Discrepancies across government and the private sector communications technologies have been a pestering issue for the United States Air Force for ages. The previous month, the Air Force Research Laboratory agreed to a seven-year $50.8 million agreement with the multinational satellite telecommunications firm Viasat to identify alternatives. The AFRL Space Vehicles Directorate will collaborate with Viasat to find out how to combine private Satcom with state-owned spacecraft so that they all function as a single network.
Gen. John Raymond, the United States Space Force commander, has advocated for an interconnected “innovation” system. The present “loose federal state” of wireless communications infrastructure, according to a paper released by Raymond in February 2020 entitled “U.S. Space Force Roadmap for Satellite Systems,” does not have sufficient stability and surveillance for international military activities. According to Christopher Paul, manager of AFRL’s Space Vehicle Directorate smaller spacecraft collection, what the Space Force needs is a “hybrid structure.” “We will begin to discuss forms that the industry can utilize industrial celestial bodies and innovations in a much more streamlined manner in the venture with Viasat.” He further added.
AFRL is focusing on a challenge that the Air Force has been researching for decades that have led to parliamentary requests that the Department of Defense control increasing industrial satellite capability. Throughout 2016, the Air Force conducted a three-year project to investigate how the military could use private platforms to supplement and substitute state-owned Wideband Global Satcom (WGS) spacecraft. The report wasn’t ever publicly disclosed. The Government Accountability Office stated in a 2019 analysis that the Pentagon has not worked out how to satisfy potential expectations for transceiver satellite telecommunications after years of research.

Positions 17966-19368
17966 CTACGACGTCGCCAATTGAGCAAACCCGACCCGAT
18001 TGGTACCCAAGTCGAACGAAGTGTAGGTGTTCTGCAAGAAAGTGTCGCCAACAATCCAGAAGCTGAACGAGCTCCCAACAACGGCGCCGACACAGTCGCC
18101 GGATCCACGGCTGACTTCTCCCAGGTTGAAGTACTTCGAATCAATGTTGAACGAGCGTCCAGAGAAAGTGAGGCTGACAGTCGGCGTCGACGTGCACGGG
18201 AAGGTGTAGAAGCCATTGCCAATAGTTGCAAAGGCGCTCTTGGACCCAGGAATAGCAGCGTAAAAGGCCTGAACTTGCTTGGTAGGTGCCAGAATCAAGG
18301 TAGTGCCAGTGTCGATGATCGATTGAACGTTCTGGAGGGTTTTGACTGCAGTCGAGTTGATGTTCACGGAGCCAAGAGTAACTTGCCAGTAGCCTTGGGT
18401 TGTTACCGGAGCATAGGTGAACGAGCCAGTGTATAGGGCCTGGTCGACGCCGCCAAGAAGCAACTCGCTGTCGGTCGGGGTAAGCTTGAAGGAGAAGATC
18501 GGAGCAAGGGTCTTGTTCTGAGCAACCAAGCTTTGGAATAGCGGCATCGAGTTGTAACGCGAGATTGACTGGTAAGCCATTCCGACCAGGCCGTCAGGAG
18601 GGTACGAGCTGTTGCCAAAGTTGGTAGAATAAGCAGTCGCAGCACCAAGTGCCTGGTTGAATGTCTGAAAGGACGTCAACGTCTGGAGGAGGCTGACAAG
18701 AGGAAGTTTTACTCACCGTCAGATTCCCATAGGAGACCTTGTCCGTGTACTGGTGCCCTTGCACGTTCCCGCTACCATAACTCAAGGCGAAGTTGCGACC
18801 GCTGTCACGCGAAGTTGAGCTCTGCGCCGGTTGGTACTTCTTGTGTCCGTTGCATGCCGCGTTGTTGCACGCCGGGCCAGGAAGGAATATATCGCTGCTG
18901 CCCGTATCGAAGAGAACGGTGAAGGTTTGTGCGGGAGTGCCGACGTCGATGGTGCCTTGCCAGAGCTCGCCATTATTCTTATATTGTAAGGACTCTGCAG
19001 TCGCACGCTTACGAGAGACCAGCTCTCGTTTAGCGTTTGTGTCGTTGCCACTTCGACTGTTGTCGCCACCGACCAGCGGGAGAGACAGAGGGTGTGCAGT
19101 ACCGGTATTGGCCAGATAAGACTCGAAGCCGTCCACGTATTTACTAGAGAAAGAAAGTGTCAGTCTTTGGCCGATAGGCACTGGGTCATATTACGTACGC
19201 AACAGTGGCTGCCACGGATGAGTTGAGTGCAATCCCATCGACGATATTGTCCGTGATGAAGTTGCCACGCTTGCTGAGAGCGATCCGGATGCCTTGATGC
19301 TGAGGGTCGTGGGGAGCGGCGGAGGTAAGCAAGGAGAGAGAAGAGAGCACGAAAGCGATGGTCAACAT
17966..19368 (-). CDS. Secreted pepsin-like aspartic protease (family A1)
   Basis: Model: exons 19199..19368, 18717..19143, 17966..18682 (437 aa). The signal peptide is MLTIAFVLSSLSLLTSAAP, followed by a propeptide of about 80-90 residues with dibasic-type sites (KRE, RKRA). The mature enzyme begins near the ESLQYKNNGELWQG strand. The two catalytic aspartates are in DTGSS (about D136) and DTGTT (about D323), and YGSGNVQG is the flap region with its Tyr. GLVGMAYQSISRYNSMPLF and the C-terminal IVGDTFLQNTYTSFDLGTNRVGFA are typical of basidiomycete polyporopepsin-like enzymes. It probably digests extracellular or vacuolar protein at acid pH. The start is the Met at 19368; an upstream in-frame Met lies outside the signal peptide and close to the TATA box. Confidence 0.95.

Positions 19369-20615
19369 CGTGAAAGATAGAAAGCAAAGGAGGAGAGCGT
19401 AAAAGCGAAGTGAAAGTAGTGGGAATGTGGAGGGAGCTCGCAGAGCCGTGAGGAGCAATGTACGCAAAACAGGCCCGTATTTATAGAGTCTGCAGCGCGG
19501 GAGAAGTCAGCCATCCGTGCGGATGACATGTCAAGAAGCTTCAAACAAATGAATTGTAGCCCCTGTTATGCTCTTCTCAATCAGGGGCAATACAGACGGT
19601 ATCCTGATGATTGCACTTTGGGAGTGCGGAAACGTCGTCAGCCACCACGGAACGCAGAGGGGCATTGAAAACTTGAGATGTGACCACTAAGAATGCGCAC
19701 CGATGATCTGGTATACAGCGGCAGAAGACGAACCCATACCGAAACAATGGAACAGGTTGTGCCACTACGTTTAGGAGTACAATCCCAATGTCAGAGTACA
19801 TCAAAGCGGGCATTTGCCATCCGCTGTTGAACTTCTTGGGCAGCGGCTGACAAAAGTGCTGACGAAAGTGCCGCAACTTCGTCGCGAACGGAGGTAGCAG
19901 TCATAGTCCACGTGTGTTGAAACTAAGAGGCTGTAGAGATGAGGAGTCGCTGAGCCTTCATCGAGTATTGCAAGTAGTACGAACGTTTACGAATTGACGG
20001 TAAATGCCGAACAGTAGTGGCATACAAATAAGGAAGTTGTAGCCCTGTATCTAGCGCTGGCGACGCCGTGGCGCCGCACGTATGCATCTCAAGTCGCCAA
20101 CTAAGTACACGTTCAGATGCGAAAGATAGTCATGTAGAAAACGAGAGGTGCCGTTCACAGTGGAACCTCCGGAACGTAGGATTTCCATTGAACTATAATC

According to Miller, the integrated network’s larger goal is to try to integrate regional networks. Viasat may also recommend methods to secure data against cyber threats or other forms of intrusion when it travels through a network of satellites. The seven-year agreement with AFRL is of the unlimited arrival, indefinite volume kind, which allows the state to change projects as required. Viasat would initially only conduct research. “The outcomes of those experiments will guide the next moves, which the company hopes will be real space-based flights wherein the organization prototype and show a few of these functionalities,” Miller explained.
Limited satellite tests and model land stations may be used as presentations. Assimilation has been problematic due to the inconsistency of the DoD’s consumer interfaces with commercial spacecraft. The Air Force created a versatile modulation interface that allows terminals to communicate with WGS and industrial geostationary spacecraft. However, much of the Department of Defense’s current terminals will be incompatible with low-Earth orbit network infrastructure such as SpaceX’s Starlink.